Resistance Training Part 7

Every year, I deliver a lecture to second-year exercise physiology students for the Exercise Programming module here at our university. The title is “Resistance Training for Hypertrophy” and early in the session, I pose a multiple-choice question and ask (read demand!) that everyone register a vote. The question is: What is the stimulus overload that makes muscles grow bigger and stronger? The selections for the answer are: (a) sets; (b) reps; (c) weight; (d) all of the above; (e) none of the above.

Hopefully, after last month’s column, all of my faithful readers will be able to select the right answer with nary a second thought. But the same can’t be said for the students. Typically, the consensus selection prior to the lecture is “(d),” which appears to be reasonable because sets, reps and weight are all important aspects of a resistance training program. But in reality, they are only tools we use to construct the ultimate stimulus overload that we should be striving for when training with weights. That stimulus overload is intensity, which requires the right combination of sets, reps and weight, but does not necessarily depend upon any of these factors, per se.

As I have explained previously, motor units (nervous system communication pathways and the muscle fibers they command) are called into action in a hierarchical manner when a muscle is asked to perform work. The objective during a resistance training set is to force a drive through a significant portion of this hierarchy such that motor units with high activation thresholds are recruited. In other words, your muscles must be challenged to the point where your nervous system decides it’s all hands on deck. And the critical stimulus that presents this challenge is not mentioned in the selections presented above. Don’t tell next year’s students, but simply stated, it is the degree of effort associated with a task. So, the bottom line is you don’t have to lift heavy to make your muscles respond, but you do have to lift hard. And this brings up an important distinction. Those in the know in the weight room train with weights as opposed to simply lifting them. It all has to do with mindset and if you’re not concentrating on making your muscles work hard when you’re lifting, you might just as well stay home. The only individuals that should adopt the “lifting” mindset are those who compete in sports where the weight they lift dictates their competitive success (for example, weight lifters and powerlifters). However, even these athletes should spend a good portion of their time training with weights in addition to practicing the lifts they must perform.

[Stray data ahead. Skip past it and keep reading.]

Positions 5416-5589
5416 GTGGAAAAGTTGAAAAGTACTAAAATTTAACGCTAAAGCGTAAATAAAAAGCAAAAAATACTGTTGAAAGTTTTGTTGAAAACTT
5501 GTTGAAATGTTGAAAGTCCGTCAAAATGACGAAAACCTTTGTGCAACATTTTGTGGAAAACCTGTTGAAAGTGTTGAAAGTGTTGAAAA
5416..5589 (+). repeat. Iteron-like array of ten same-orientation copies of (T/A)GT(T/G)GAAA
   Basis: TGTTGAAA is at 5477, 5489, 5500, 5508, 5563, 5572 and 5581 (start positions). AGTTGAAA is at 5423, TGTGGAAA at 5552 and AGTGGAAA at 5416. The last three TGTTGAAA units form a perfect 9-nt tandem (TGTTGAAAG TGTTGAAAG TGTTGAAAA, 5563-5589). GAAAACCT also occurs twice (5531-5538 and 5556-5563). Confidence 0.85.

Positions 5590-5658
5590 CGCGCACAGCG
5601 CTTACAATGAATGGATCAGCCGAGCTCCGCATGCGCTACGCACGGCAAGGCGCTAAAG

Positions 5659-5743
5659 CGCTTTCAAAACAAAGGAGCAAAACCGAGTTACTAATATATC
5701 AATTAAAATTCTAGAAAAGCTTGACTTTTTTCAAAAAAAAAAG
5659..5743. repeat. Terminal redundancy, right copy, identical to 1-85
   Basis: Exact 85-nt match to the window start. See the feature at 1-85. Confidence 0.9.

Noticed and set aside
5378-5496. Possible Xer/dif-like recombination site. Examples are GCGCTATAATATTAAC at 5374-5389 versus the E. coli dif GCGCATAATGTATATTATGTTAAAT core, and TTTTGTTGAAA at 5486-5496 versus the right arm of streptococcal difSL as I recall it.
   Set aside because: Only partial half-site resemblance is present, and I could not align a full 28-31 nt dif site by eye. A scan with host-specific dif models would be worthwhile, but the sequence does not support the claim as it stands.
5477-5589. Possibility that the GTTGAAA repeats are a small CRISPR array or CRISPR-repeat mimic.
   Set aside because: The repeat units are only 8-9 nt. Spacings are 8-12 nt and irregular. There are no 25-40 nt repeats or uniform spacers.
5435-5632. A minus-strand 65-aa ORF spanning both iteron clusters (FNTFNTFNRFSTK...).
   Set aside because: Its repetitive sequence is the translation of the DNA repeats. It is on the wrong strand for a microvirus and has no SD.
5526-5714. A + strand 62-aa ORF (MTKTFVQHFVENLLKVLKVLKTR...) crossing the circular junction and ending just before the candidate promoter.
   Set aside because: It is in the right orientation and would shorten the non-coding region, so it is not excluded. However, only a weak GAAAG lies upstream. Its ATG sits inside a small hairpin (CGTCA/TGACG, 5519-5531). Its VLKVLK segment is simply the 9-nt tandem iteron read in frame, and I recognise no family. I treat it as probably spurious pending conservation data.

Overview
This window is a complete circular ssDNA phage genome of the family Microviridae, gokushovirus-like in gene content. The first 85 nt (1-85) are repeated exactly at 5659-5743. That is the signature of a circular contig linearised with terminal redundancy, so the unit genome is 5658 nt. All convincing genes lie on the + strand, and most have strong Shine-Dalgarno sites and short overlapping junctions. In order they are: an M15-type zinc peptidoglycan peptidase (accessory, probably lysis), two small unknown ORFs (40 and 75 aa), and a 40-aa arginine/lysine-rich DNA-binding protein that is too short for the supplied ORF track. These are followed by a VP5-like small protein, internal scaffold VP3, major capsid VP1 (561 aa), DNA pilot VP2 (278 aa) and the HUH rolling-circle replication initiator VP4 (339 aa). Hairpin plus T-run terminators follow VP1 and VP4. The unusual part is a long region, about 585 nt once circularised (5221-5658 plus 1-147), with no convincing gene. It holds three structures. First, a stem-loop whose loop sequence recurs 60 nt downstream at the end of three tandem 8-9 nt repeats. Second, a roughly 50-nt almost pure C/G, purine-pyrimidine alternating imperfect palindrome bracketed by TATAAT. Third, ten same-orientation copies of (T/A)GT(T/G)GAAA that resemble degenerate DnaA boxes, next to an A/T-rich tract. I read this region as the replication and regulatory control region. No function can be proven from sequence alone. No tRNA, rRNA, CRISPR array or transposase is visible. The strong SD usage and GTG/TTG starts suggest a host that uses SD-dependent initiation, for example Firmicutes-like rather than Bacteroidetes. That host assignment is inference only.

To exemplify the difference between lifting and training, consider having to take your garbage can to the curb for the next day’s early morning collection after a hard day at work. Obviously, this is not an activity that you are intending to derive a training effect from and you’re also very tired so you just want to get it over as quick and painlessly as possible. Consequently, without consciously deciding to do so, you invoke any and all mechanisms at your disposal to facilitate the task. In essence, you strive to lift the weight in as efficient manner as is possible, which is wise under these circumstances. However, this is exactly the opposite of what you should do in the gym. This means that you must circumvent the natural tendencies to perform muscular work efficiently (lift) when you want to make your muscles stand up and take notice (train).

One of the mechanisms that facilitates lifting is a common movement pattern known as the stretch shortening cycle. Simply stated, a muscle’s performance is enhanced when a concentric muscle action (muscle shortening that happens, for example, when you curl a dumbbell up with your biceps) is immediately preceded by an eccentric (lengthening) muscle action. And a rapid transition from one to the other amplifies the effect. So, a baseball pitcher who wants to throw the ball as fast as possible thrusts his arm back rapidly (winds up) before hurling it forward and releasing the ball. And a bench presser would be well-advised to invoke the same mechanism if the goal is to complete the lift with as much weight as possible. But this will actually decrease the degree of effort associated with the movement, so if you’re trying to make your chest muscles bigger and stronger, you should defeat the natural tendency to incorporate this mechanism so that your muscles do not receive this assistance.

Stretch shortening facilitation provides “outside input” that actually decreases your muscles’ degree of effort when you’re lifting. The same can be said for knee wraps, which allow you to squat more weight because of an ancillary form of assistance to the muscle. But there are some supplementary accouterments that can augment your ability to train. For example, if you are performing chin-ups for your back muscles and find that your grip gives out before you can achieve the requisite degree of effort by your back, augmenting your grip with lifting straps will allow you to circumvent the weak link and train your back muscles effectively. 

This article was originally published in New Living Magazine, which can be accessed on-line at






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